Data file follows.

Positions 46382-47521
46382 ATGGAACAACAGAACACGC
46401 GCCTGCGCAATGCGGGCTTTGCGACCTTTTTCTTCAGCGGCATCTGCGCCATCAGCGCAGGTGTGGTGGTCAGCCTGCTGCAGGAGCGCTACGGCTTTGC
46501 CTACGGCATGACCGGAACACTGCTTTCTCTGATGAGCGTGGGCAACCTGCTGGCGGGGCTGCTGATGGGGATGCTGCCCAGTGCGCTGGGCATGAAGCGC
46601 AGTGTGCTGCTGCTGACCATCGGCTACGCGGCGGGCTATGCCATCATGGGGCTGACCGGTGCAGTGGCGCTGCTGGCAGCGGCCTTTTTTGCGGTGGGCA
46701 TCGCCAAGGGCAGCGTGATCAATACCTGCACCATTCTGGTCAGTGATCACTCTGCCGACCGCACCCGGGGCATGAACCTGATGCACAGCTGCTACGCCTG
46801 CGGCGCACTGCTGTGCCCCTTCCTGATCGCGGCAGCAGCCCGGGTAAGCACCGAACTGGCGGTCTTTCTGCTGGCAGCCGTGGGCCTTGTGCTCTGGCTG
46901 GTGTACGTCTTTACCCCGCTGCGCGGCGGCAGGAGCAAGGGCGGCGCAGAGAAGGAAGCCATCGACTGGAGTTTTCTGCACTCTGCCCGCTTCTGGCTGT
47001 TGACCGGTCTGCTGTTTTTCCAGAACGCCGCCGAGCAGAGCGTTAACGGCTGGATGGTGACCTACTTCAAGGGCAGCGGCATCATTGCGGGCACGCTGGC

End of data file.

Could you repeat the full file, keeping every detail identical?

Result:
Positions 46382-47521
46382 ATGGAACAACAGAACACGC
46401 GCCTGCGCAATGCGGGCTTTGCGACCTTTTTCTTCAGCGGCATCTGCGCCATCAGCGCAGGTGTGGTGGTCAGCCTGCTGCAGGAGCGCTACGGCTTTGC
46501 CTACGGCATGACCGGAACACTGCTTTCTCTGATGAGCGTGGGCAACCTGCTGGCGGGGCTGCTGATGGGGATGCTGCCCAGTGCGCTGGGCATGAAGCGC
46601 AGTGTGCTGCTGCTGACCATCGGCTACGCGGCGGGCTATGCCATCATGGGGCTGACCGGTGCAGTGGCGCTGCTGGCAGCGGCCTTTTTTGCGGTGGGCA
46701 TCGCCAAGGGCAGCGTGATCAATACCTGCACCATTCTGGTCAGTGATCACTCTGCCGACCGCACCCGGGGCATGAACCTGATGCACAGCTGCTACGCCTG
46801 CGGCGCACTGCTGTGCCCCTTCCTGATCGCGGCAGCAGCCCGGGTAAGCACCGAACTGGCGGTCTTTCTGCTGGCAGCCGTGGGCCTTGTGCTCTGGCTG
46901 GTGTACGTCTTTACCCCGCTGCGCGGCGGCAGGAGCAAGGGCGGCGCAGAGAAGGAAGCCATCGACTGGAGTTTTCTGCACTCTGCCCGCTTCTGGCTGT
47001 TGACCGGTCTGCTGTTTTTCCAGAACGCCGCCGAGCAGAGCGTTAACGGCTGGATGGTGACCTACTTCAAGGGCAGCGGCATCATTGCGGGCACGCTGGC